All of this research and all of these visits will do you no good if the coaches don't have an opportunity to see players in action. Here's where your club is of utmost importance. If your son or daughter is playing in a select club, you should expect the following from your club. First, they should be taking the team to the best soccer showcases they can enter beginning with U-14 for girls and with U-15 for boys. You should attend one or two showcases the first year and then at least three in the following years. Second, your club should have a Web site with player profiles that coaches can access through a password, and your club should be printing off a booklet of profiles to hand out to college coaches at the tournaments. Third, your club should hold college recruiting seminars every spring and fall and provide an excel spreadsheet to every player of regional colleges with coaches' email addresses set up as links. Fourth, prior to every tournament, the club will receive a list of college coaches who have registered to be in attendance. They should pass that list on to the players in the form of another spreadsheet with linked email addresses so players can invite coaches to come to their games.   Fifth, when asked, your coach should be able to provide for you a letter of recommendation. Sixth, your team manager or a designated parent should be keeping statistics of every game so that you will have an easily accessed record of both the team's accomplishments and individual player accomplishments. Finally your club should have strong contacts with local college coaches facilitating conversations about potential recruits from the club. Your club should be "selling" your son or daughter every opportunity it has.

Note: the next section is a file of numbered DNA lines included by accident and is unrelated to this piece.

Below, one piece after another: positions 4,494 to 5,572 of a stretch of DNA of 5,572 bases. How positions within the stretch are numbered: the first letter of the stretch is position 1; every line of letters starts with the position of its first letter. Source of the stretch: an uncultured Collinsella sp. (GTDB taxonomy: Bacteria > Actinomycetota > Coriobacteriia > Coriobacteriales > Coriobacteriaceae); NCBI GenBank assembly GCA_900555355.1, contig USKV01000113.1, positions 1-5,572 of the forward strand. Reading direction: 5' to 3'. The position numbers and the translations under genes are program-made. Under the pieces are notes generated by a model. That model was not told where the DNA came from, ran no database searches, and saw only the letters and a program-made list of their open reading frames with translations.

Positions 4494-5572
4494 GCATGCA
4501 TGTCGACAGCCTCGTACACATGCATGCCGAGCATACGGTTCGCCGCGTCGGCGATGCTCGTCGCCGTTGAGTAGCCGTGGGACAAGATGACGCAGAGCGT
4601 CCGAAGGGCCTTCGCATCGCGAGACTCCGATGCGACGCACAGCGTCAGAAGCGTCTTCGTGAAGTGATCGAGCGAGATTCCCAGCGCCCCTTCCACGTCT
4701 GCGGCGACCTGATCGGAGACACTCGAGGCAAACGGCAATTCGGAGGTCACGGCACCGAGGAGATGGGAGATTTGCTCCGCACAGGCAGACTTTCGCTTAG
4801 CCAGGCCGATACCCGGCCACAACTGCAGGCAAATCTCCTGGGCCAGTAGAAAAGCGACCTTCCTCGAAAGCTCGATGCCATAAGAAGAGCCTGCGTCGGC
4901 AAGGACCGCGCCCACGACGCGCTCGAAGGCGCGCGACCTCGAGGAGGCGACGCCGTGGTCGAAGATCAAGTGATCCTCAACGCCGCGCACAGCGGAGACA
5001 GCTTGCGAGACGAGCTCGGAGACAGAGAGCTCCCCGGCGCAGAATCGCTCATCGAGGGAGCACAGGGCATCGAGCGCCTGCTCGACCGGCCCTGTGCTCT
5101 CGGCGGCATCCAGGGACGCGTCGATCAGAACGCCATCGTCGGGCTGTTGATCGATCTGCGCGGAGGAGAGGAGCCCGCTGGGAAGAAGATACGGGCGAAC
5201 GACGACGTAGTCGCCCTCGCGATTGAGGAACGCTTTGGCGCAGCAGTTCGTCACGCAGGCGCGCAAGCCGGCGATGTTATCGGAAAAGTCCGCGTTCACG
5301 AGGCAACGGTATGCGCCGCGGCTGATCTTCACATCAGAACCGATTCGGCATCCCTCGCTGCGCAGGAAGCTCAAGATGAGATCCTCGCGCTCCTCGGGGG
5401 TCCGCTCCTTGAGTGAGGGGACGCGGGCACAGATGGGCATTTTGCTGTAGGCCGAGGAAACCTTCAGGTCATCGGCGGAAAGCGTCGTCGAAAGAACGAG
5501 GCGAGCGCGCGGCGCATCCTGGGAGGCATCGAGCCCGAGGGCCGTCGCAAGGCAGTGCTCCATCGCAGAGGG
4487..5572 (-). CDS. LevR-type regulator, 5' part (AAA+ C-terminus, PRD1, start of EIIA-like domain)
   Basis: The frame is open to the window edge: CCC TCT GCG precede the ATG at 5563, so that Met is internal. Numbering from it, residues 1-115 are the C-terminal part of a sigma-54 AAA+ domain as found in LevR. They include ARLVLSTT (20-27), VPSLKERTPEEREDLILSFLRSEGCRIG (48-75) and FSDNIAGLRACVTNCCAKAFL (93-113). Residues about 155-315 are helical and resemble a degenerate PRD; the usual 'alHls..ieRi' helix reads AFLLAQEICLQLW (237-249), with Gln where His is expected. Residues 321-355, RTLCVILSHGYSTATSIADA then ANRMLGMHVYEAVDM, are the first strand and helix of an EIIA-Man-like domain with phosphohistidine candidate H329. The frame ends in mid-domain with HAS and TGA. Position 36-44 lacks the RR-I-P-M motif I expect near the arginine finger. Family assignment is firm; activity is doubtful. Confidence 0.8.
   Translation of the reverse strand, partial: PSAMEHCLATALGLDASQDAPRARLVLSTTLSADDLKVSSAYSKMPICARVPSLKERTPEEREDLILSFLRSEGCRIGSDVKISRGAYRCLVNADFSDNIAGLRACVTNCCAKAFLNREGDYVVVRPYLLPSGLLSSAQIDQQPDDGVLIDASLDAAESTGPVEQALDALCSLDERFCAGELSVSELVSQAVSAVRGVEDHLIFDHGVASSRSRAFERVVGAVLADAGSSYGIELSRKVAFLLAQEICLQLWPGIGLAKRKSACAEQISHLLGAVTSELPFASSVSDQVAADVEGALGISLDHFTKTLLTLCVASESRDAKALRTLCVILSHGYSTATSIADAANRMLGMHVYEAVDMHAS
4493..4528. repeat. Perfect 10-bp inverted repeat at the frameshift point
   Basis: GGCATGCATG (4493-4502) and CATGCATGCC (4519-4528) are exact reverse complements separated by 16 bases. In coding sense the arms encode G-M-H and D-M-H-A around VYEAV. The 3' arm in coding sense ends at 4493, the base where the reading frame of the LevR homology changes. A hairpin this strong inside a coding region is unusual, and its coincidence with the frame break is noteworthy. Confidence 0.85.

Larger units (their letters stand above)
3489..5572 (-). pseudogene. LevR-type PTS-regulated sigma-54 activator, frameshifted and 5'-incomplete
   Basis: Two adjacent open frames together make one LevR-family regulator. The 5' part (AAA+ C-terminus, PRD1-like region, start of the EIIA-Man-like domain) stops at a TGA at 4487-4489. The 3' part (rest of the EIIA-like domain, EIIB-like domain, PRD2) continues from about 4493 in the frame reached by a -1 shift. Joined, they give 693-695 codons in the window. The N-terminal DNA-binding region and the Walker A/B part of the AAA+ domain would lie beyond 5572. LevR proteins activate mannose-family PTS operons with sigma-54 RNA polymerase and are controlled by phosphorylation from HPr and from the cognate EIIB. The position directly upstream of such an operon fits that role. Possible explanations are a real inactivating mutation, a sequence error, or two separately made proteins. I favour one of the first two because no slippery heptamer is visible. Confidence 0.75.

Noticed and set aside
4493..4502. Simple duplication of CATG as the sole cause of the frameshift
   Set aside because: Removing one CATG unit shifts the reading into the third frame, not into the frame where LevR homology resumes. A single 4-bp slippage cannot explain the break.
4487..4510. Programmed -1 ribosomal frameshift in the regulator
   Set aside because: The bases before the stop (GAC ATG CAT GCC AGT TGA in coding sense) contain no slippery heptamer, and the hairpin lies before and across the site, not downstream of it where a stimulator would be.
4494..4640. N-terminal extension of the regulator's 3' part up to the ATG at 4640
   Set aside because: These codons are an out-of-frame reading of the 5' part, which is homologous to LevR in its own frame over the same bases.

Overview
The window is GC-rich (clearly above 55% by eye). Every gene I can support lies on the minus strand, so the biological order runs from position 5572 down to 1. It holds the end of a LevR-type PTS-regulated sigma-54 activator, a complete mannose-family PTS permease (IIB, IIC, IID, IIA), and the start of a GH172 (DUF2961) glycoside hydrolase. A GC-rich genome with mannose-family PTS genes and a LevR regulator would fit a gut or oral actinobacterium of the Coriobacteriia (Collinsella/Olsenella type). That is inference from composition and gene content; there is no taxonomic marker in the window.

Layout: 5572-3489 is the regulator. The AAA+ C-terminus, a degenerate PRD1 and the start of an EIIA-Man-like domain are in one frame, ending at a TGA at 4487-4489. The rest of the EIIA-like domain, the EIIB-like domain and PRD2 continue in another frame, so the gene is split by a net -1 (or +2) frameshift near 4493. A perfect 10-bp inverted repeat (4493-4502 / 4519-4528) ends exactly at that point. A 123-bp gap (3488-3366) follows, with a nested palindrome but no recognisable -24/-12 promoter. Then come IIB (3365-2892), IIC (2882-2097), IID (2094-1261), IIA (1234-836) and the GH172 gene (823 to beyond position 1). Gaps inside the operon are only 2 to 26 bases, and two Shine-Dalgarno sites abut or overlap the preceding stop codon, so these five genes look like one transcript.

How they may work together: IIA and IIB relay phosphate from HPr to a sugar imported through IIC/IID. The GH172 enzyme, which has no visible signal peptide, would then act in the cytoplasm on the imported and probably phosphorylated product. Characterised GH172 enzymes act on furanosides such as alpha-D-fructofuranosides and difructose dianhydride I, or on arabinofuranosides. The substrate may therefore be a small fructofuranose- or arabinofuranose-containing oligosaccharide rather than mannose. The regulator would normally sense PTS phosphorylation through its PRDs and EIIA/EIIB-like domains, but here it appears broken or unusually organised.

Too many clubs neglect the next step that a player can take in soccer. They fail to realize that part of development is helping the player move forward beyond the club. On the other hand, most clubs recognize the marketing value of a player who moves on to college soccer as evidenced by such listings on their Web sites. Some clubs just aren't willing to make the investment necessary to assist all interested players in getting to the next level. It's a shame because so many good players end up abandoning their soccer careers at high school graduation or praying that a walk-on tryout will result in a roster spot.

Given the numbers, playing college soccer can be a very real possibility for many kids. Division I soccer could be difficult to attain, but terrific opportunities exist at Division II and III as well as through other college and junior college athletic associations. However, you'll need good planning, perseverance, and strong support from your club. Don't be shy about asking what the club is willing to do for your player and don't be shy about encouraging the club to do more. They are the conduit through which your player may or may not pass into college soccer. A club's neglect of this conduit shouldn't be acceptable. If they want to list the players who move on to college soccer, then they need to be willing to provide the support to make it happen.